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4594 The Molecular Prognostic Scoring System for Normal Karyotype Myelodysplastic Syndromes

Program: Oral and Poster Abstracts
Session: 637. Myelodysplastic Syndromes – Clinical and Epidemiological: Poster III
Hematology Disease Topics & Pathways:
Research, epidemiology, Clinical Research
Monday, December 11, 2023, 6:00 PM-8:00 PM

Wei Wang1*, Yudi Zhang1*, Wenli Yang2*, Yueyuan Han1*, Zheng Ge, MD, PhD3 and Hongyan Tong, PhD4*

1Department of Hematology, The First Affiliated Hospital of Zhejiang University School of Medicine, Hangzhou, China
2Department of Hematology, The First Affiliated Hospital, Zhejiang University School of Medicine, Hangzhou, China
3Zhongda Hospital Southeast University, Nanjing, China
4The First Affiliated Hospital of Zhejiang University School of Medicine, Hangzhou, China

Purpose: Myelodysplastic syndromes (MDS), is characterized by clinical heterogeneity and varying prognoses. Reliable prognostic models are essential to stratify MDS patients and optimize clinical management. Although incorporating molecular information into MDS prognostic models improves their predictive ability, limitations of next-generation sequencing panels and potential heterogeneity among MDS patients with different karyotypes hinder their clinical translation.

Methods: In total, 237 normal karyotype (NK) MDS patients from the First Affiliated Hospital of Zhejiang University School of Medicine were used as the derivation set to investigate the molecular frequency and prognostic spectrum. A parsimonious molecular-clinical model was developed with overall survival (OS) as the endpoint and compared with other models using the concordance index as the primary evaluation index. An external independent validation set from the International Working Group for Prognosis in MDS cohort(691 NK MDS patients) was used to evaluate the model generalization ability.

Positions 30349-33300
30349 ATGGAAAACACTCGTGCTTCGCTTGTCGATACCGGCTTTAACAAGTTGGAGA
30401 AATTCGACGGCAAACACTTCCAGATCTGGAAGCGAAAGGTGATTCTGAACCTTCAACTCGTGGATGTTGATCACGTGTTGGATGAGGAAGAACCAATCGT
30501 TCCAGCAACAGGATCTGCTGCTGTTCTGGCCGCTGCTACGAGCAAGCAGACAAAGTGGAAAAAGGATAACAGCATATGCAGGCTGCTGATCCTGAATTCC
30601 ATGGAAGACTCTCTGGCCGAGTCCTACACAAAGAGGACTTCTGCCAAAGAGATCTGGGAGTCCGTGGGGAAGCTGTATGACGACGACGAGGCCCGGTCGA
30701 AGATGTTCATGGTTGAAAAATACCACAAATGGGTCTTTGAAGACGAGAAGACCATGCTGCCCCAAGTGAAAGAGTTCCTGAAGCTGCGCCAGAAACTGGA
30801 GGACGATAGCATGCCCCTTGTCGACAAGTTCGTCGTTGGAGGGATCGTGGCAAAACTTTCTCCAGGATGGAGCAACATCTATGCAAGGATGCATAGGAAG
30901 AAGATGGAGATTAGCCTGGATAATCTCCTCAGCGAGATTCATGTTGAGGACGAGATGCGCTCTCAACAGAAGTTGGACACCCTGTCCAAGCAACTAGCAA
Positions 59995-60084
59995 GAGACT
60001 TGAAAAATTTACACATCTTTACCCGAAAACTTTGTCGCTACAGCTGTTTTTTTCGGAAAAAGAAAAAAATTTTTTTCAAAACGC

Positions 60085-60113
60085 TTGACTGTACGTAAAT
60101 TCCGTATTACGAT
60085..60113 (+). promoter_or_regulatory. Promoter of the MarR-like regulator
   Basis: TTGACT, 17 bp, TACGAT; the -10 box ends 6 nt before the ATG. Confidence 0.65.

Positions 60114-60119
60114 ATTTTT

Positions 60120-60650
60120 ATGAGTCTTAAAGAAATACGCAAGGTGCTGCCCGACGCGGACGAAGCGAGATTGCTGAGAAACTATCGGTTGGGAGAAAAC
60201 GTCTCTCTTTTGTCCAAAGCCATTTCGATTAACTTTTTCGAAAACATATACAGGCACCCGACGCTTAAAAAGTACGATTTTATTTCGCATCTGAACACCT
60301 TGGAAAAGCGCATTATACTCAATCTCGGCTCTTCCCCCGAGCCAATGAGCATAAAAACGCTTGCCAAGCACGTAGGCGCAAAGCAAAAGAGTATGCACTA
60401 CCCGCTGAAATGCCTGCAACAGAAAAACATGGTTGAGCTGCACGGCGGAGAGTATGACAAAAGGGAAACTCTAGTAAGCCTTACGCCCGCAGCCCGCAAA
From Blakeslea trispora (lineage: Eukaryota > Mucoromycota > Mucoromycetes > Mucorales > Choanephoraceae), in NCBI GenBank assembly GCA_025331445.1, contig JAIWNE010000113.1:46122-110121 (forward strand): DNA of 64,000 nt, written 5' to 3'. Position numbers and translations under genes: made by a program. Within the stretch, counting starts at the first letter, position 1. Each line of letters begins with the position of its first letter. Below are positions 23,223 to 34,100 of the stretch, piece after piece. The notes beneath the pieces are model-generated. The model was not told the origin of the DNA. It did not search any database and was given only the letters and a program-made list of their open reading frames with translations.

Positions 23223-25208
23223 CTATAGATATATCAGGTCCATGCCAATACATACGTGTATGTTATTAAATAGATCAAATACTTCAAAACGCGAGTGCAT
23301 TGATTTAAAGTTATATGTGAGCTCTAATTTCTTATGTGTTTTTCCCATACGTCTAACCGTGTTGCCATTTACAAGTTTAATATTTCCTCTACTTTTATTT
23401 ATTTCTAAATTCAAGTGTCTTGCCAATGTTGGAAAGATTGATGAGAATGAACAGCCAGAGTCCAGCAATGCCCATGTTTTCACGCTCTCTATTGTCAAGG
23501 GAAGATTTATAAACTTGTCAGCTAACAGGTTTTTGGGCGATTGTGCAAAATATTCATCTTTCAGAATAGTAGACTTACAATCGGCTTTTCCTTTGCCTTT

Results: In NK MDS, the gene mutation frequency spectrum is similar to the overall MDS population, the differences mainly lie in the prognostic spectrum. Genes such as TP53, previously associated with MDS prognoses have lost their prognostic value. Therefore, a seven-parameter molecular-clinical prognostic model called the Molecular Prognostic Scoring System for NK MDS (NK-PSS-M) was developed based on a specific molecular prognostic spectrum of NK MDS. The model includes age, hemoglobin, platelet count, blast percentage, CEBPA, RUNX1, and U2AF1. The NK-PSS-M model allows for personalized risk assessment based on patient characteristics, with higher scores indicating a greater risk and poorer prognosis. In addition, we developed a five-class classification system based on these scores, which differentiates patients across risk categories and predicts outcomes, such as OS and LFS(Figure 1 A and B). The performance of NK-PSS-M was comparable to that of the Molecular International Prognostic Scoring System(IPSS-M), and it significantly outperformed IPSS-R and other molecular prediction models based on it. The above results were confirmed in the external independent validation cohort(Figure 1C). Our transcriptomics analysis revealed that the low-risk group defined by NK-PSS-M demonstrated significant activation of the inflammatory pathway, and immune activation, which is consistent with the current understanding of the immunological landscape of MDS.

Conclusion: The NK-PSS-M model improved the risk stratification of non-molecular models and provided a reliable alternative to the IPSS-M. In addition, we demonstrated the molecular heterogeneity of MDS across different cytogenetics and emphasized the importance of developing cytogenetics-specific prognostic models.

Disclosures: No relevant conflicts of interest to declare.

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